While the importance of chemical modifications of DNA and proteins is well established, relatively little is known about how the post-transcriptional modification of mRNA transcripts affects their function. The most common modified base seen on cellular mRNAs in mammals is N6-methyladenosine (m6A), and recent data demonstrate that the total loss of m6A formation can have severe deleterious consequences, for example blocking the differentiation of pluripotent stem cells. However, how m6A regulates mRNA expression remains to be established. Moreover, previous work has revealed that several viruses encode mRNAs that undergo m6A modification suggesting that such modifications likely exert a positive effect on virus replication. This grant proposal seeks to define the sites of m6A modification on HIV-1 transcripts and to determine how these modifications affect HIV-1 gene expression and replication. Using the PAR-CLIP technique, we have identified several specific binding sites for the human YTHDF m6A reader proteins on the HIV-1 genome that are also bound in vitro by an m6A-specific antibody. Of interest, these m6A editing sites are conserved across a wide range of HIV-1 isolates. We have demonstrated that these viral m6A sites are maintained in indicator constructs containing segments of the HIV-1 genome and have observed that mutagenesis of these m6A sites results in a significant reduction in mRNA expression. Consistent with the hypothesis that m6A editing positively regulates HIV-1 gene expression, we have observed that overexpression of the human YTHDF2 reader protein in human CD4+ T cells enhances HIV-1 replication while knock out of the YTHDF2 gene by genome editing inhibits HIV-1 replication. This grant first aims to define the locations of m6A modifications on the HIV-1 genome at single nucleotide resolution and to then quantify the degree of editing at each site. We will then use targeted viral mutagenesis to determine precisely how specific m6A modifications affect HIV-1 gene expression and replication. In parallel, we will examine how the overexpression, in CD4+ T cells, of key cellular proteins involved in ?writing?, ?reading? and ?erasing? m6A marks, or their elimination by genome editing using CRISPR/Cas, affects HIV-1 replication. Finally, we intend to extend this analysis to the experimentally tractable animal retrovirus murine leukemia virus in order to determine whether m6A editing represents a general strategy to promote retroviral gene expression and replication.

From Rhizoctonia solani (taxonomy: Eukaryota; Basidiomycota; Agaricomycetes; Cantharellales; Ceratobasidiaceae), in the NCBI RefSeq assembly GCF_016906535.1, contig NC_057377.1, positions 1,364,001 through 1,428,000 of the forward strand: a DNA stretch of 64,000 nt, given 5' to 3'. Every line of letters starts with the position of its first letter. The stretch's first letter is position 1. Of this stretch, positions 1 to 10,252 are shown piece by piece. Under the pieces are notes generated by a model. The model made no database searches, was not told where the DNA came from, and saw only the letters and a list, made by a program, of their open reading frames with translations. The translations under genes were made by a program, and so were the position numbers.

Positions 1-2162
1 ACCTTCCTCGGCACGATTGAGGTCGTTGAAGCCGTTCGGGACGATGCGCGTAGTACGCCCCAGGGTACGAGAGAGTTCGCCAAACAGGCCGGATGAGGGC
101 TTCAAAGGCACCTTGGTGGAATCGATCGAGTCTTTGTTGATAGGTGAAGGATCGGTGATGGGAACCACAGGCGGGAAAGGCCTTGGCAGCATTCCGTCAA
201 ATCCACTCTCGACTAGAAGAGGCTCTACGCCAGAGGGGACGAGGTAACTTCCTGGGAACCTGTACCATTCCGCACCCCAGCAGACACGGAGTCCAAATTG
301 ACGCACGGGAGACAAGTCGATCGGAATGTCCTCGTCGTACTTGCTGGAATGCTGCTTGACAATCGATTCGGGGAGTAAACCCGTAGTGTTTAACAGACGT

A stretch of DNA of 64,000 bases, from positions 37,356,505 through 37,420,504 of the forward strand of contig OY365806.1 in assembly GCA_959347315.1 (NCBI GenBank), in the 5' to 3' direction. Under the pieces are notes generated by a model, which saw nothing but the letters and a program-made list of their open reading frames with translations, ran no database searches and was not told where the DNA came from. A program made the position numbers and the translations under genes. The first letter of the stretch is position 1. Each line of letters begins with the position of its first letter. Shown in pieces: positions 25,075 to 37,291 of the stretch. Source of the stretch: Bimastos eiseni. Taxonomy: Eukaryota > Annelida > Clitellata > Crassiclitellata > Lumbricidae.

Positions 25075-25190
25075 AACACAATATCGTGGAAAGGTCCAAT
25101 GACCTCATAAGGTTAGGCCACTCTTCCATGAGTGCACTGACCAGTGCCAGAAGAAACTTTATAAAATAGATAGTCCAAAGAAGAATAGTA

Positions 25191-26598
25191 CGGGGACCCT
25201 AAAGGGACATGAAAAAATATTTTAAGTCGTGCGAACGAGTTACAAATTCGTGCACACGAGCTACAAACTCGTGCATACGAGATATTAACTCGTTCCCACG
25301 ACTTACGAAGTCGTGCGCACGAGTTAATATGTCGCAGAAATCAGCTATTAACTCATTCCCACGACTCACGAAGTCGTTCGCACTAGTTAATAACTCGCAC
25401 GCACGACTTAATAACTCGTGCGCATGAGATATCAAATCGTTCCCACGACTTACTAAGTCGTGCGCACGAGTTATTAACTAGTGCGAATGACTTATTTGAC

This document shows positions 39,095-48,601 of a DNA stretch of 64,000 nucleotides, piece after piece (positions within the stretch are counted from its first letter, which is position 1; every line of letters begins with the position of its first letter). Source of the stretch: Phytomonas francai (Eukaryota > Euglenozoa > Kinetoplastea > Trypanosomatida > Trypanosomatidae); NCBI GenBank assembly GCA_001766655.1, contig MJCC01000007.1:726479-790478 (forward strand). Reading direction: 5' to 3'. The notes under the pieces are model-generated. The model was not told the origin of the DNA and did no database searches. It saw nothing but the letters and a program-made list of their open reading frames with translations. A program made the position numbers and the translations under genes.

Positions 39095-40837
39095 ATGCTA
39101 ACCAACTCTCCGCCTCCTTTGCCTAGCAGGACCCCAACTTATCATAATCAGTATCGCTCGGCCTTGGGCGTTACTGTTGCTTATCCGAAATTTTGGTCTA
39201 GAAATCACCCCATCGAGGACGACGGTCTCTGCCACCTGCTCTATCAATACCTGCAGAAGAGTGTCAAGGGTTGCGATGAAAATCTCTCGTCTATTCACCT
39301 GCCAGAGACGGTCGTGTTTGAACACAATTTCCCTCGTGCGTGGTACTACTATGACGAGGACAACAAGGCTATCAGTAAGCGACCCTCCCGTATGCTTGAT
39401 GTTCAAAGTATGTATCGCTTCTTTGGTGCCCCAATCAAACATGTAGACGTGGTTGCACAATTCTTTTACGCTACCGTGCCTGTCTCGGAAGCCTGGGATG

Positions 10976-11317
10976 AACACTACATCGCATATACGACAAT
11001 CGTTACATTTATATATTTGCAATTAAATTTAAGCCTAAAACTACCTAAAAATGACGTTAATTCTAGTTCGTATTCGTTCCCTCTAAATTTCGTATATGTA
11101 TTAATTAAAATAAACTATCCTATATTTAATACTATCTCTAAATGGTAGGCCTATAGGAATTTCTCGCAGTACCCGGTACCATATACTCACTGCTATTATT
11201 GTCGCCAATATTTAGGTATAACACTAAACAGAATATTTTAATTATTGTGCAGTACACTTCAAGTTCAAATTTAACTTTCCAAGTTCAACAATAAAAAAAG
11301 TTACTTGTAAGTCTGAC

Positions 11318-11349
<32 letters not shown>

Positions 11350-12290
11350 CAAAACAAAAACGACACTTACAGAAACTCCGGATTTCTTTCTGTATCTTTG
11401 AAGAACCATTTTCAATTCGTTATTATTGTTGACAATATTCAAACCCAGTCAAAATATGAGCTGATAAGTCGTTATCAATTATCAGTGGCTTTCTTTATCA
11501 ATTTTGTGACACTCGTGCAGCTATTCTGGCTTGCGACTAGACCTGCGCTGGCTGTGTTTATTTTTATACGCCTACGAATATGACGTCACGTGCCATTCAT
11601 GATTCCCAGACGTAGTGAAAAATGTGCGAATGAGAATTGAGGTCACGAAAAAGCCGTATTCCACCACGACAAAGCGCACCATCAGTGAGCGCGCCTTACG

HIV-1 produces messenger RNAs (mRNAs) that encode all the viral proteins. We have shown that these mRNAs are post-transcriptionally modified by addition of a methyl group at the N6 position of several specific adenosine residues (m6A). Moreover, we have also observed that m6A enhances viral gene expression. Here, we propose to determine exactly how m6A affects HIV-1 gene expression and whether inhibition of m6A addition can reduce HIV-1 replication.